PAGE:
This is, quite simply, not true. Well, not entirely true, anyway.
Mamas, you need to be eating salt during your pregnancy. But please eat salt in natural ways; the need for sodium does not give you free rein to eat all of the fast food and processed packaged junk (most of which is completely loaded with salt) that you want. Rather, most caregivers recommend that you salt your food to taste, preferably using the highest-quality salt you can find. If you think your soup or your egg or your whatever needs a dash or two of salt at the table, then add some, by all means!
Here's a simplified explanation. Yes, salt does contribute to fluid retention. However, this is necessary during pregnancy. Most caregivers recognize that mild fluid retention in the feet and ankles is normal during pregnancy, even somewhat desirable, since it is a sign of your body having enough extra fluid. (Note that while swelling in the feet and ankles is normal, swelling in the arms and face is not, and should be brought to the attention of your caregiver immediately.) This extra bodily fluid is essential for your increased blood volume; while pregnant, you have about 40% more blood in your system, and limiting your sodium intake restricts this blood volume expansion. Cutting back on salt will not lower your risk for preeclampsia; on the contrary, it seems increase your risk, according to some studies. Additionally, you could be hampering your placenta's growth and potentially hurting your baby.
One of the best explanations I've seen regarding salt during pregnancy comes from the Brewer Diet. But every pregnancy book I own (and I own quite a few) that mentions salt specifically is in favor of including salt in your diet to taste.
From Pregnancy, Childbirth, and the Newborn by Penny Simkin:
From Eating Expectantly by Bridget Swinney:"Experts know that gradual, moderate water retention in pregnancy is not only normal, but the extra fluid is necessary for an adequate volume of blood and amniotic fluid. During pregnancy, consuming an adequate amount of salt helps maintain your fluid balance. Feel free to salt your food to taste."
From The Complete Book of Pregnancy & Childbirth by Sheila Kitzinger:"Sodium needs increase during pregnancy because of the extra fluid your body retains to cushion your baby... Some swelling is a normal part of pregnancy; cutting your sodium below what's recommended won't help and may hurt."
From Heart & Hands by Elizabeth Davis:"It used to be thought that salt was dangerous in pregnancy and a cause of preeclampsia, but when a group of expectant mothers were given no-salt diets, they had more preeclampsia than a control group who had as much salt as they wished."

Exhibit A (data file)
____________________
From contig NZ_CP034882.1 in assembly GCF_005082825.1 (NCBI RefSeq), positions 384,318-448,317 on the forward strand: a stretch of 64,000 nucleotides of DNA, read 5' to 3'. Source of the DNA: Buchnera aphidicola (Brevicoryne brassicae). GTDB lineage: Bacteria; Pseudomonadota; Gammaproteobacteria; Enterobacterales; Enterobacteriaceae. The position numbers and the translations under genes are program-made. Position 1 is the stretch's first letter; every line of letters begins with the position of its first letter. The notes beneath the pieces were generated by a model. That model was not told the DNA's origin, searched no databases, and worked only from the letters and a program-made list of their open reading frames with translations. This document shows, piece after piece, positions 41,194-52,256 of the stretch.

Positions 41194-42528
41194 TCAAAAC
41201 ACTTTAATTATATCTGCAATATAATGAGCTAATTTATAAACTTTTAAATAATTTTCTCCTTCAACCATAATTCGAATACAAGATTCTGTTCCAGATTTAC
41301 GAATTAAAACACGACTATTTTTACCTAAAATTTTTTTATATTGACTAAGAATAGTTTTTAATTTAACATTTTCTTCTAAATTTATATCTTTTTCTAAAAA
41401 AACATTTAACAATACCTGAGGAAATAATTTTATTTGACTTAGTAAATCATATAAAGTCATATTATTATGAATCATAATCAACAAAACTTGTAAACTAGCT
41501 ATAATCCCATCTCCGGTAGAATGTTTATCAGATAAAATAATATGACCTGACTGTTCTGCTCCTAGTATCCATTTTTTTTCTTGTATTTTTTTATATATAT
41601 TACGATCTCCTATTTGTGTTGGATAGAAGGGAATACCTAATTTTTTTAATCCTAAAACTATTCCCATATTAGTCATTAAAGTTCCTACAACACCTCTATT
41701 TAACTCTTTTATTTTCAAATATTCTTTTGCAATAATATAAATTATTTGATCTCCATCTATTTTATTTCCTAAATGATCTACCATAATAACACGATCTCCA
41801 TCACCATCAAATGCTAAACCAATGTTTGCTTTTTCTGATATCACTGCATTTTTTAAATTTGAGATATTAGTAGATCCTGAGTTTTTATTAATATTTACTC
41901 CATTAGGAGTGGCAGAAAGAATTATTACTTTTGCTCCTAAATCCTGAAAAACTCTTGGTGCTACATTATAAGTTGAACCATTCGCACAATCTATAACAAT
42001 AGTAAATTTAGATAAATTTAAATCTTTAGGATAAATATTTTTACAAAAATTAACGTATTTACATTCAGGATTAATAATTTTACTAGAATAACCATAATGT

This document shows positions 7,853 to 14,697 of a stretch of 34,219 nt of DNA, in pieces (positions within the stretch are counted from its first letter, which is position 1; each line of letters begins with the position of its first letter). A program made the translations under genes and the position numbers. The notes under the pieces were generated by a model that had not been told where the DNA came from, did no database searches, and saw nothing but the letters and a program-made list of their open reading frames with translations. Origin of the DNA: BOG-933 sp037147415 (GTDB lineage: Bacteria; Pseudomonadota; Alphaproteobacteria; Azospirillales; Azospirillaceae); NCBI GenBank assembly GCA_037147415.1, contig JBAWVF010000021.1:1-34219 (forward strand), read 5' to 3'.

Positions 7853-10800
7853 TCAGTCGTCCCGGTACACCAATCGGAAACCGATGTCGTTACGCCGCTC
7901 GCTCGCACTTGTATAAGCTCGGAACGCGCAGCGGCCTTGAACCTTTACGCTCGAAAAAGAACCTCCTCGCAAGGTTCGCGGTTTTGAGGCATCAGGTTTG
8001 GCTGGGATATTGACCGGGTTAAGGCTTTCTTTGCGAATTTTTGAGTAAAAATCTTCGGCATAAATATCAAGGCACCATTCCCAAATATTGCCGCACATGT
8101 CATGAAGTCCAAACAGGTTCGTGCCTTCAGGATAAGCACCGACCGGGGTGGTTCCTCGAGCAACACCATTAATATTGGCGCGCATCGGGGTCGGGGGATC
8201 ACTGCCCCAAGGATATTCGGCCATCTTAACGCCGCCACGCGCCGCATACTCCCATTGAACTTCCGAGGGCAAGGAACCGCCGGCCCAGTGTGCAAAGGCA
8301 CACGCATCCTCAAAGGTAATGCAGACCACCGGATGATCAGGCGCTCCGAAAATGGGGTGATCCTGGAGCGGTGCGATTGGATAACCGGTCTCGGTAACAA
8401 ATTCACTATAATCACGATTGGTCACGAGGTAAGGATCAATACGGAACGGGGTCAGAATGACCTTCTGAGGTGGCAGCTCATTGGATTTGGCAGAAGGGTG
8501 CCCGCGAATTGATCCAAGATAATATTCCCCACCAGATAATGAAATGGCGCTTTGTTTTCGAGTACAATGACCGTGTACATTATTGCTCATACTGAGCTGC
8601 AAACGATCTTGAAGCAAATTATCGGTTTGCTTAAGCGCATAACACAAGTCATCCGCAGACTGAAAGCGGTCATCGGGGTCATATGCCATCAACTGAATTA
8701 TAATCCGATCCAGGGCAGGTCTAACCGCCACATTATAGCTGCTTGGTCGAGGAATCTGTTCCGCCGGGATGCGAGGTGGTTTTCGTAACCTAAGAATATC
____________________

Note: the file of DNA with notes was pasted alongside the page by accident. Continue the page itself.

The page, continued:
From The Pregnancy Book by Dr. Sears (and also in the section "Satisfy With Salt" on AskDrSears.com):"Contrary to popular opinion, salt is a necessary nutrient and should be used according to taste."
From YOU: Having a Baby by Michael F Roizen:"Unless advised by your health-care provider, you should not restrict your salt intake while pregnant. Salt causes your body to retain fluid, of which you need more during pregnancy... Salt your food to taste."
And lest you think that I only own weird, non-mainstream pregnancy books, it's worth noting that even What to Expect When You're Expecting by Heidi Murkoff says salt in moderation is good. Even their website says "don't blame salt for those puffy feet." Here's what the book says:"Women may get cravings for salt because sodium is needed to balance their extra fluid volume during pregnancy."
Your Pregnancy, Week by Week by Glade Curtis isn't fully on board with the idea of salt to taste during pregnancy, but even they grudgingly admit that some is important."It's believed that some increase in bodily fluids in pregnancy is necessary and normal, and a moderate amount of sodium is needed to maintain adequate fluid levels. In fact, sodium deprivation can be harmful to the fetus."
So there you have it."You do need some [salt] every day to help deal with your increased blood volume."
Were you concerned about salt during your pregnancy?